Sunday, June 05, 2011

For Winnipeg's owners it seems so much more than just a game, more than a business proposition

The Globe and Mail's Stephen Brunt once again has provided for a tour de force on this fascination of Canadians with the game of hockey, Mr. Brunt in an article posted to the Globe on Sunday outlines the way that the game has resonated with David Thomson the co-owner, with Mark Chipman of Winnipeg's returned child of the NHL.

In the type of prose that we have come to regularly expect from Mr. Brunt, (one of our favourite writers) on all things sporting and Canadianna, he truly seems to have captured the driving force of Mr. Thomson's involvement in this grand Manitoba adventure with Mr. Chipman.

Providing poetry to the cold hard world of the business decisions of a sport, one that seems to attract more than it's fair share of owners with a slightly different agenda than that expressed by the 17th richest person in the world.

Upon reading of the catharsis that led to the partnership between Mr. Thomson and Mr. Chipman, we soon come to learn that they seem to be cut of slightly different cloth than the likes of the cast of the Usual Suspects of the recent past of the NHL, names such as Boots Del Biaggio,  John Rigas and even the likeable, if long since tainted Bruce McNall.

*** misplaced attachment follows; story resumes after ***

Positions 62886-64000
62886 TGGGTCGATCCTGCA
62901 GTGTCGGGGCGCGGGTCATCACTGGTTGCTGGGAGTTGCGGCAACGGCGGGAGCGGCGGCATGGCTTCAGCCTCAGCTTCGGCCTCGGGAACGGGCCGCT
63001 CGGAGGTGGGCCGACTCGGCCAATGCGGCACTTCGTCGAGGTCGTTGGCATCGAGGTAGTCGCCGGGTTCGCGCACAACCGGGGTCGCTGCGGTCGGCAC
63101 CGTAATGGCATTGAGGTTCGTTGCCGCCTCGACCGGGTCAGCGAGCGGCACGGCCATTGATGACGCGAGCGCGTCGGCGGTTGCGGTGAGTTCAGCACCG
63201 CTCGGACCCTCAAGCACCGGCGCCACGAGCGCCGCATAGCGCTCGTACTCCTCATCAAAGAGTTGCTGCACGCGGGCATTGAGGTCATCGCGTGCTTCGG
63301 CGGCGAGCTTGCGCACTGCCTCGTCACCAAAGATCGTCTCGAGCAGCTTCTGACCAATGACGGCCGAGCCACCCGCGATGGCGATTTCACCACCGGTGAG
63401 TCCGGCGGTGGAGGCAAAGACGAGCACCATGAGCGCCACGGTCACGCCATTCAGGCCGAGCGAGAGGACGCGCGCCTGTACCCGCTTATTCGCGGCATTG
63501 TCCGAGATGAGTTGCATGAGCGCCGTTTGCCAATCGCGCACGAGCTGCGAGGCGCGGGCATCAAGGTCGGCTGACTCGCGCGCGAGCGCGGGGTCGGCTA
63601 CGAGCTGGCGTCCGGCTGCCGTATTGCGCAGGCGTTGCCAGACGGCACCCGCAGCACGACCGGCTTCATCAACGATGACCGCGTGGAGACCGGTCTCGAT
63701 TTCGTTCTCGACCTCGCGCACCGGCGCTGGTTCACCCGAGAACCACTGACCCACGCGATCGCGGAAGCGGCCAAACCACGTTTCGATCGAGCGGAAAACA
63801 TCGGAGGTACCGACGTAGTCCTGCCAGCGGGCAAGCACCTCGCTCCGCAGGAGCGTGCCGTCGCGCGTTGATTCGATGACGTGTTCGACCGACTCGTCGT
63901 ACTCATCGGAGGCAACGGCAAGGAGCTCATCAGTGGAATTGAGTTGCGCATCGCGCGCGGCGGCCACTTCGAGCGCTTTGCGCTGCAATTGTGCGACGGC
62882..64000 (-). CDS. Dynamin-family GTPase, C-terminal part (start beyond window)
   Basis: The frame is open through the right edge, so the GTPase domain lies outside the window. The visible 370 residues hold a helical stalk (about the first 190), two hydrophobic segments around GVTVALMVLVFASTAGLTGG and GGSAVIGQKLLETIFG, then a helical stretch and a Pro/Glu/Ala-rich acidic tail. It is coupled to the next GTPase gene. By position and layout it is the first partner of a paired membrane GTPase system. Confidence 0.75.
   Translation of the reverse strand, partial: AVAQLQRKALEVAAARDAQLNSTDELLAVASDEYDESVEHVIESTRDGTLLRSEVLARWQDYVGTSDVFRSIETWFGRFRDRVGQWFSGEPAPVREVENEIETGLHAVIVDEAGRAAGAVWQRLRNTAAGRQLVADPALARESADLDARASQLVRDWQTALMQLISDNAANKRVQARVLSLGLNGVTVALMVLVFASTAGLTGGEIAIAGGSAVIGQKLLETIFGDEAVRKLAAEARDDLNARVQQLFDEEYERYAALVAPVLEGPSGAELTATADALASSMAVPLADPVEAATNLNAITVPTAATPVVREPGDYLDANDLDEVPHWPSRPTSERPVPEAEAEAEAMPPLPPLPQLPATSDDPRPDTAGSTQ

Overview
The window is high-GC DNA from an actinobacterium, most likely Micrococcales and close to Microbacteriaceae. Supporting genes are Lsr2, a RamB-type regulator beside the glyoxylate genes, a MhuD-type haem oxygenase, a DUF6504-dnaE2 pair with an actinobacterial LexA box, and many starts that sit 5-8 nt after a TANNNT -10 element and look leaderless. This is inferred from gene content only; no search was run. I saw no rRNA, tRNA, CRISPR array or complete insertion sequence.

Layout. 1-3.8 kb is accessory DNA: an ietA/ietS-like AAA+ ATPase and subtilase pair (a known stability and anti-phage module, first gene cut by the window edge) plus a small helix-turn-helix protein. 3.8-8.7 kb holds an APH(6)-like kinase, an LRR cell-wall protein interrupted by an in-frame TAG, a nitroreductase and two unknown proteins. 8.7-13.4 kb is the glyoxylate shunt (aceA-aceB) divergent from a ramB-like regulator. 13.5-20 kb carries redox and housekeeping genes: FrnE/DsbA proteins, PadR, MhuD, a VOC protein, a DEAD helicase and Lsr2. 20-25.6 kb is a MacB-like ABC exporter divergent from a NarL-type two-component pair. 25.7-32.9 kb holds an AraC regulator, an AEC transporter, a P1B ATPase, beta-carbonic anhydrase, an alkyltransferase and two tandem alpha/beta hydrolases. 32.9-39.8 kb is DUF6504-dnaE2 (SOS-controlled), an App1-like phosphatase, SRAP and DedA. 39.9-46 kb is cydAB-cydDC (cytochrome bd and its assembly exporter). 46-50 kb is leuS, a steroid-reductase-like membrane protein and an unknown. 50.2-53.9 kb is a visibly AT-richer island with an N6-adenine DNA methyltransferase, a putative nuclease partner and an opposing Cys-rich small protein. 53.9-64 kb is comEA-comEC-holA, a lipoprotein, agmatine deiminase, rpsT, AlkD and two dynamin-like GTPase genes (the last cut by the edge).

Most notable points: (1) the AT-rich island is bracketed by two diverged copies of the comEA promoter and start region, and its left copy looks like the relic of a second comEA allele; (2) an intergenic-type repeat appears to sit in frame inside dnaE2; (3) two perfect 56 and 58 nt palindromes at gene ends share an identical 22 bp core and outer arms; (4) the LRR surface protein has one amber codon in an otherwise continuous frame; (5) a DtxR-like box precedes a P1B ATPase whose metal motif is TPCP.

It makes you almost fear for the Manitoba pair as they prepare to take their place at the table with a good number of the other 30 members of the lodge, already without even one meeting under their belt, you would have to say they will be the smartest men in the room by a Manitoba mile.

And as glowing a testimony to the game as Mr. Brunt has provided, he is not alone in his account of the return of this game Canadians love to the land of its roots.

As though to reinforce their belief in the prospect of success for Winnipeg in the NHL, even the world's paper of record the New York Times seems to understand that hockey belongs in Canada, belongs in Winnipeg.

You can read the excellent Brunt piece here, the equally rewarding George Vescey article from the Time here.

Perhaps the best explanations in recent times as to how much the game matters in Canada and why it belongs in a place where the passion for it seemingly will never be extinguished.

Now, if  you will  excuse me, having read the two items, I'm just a little verklempt...

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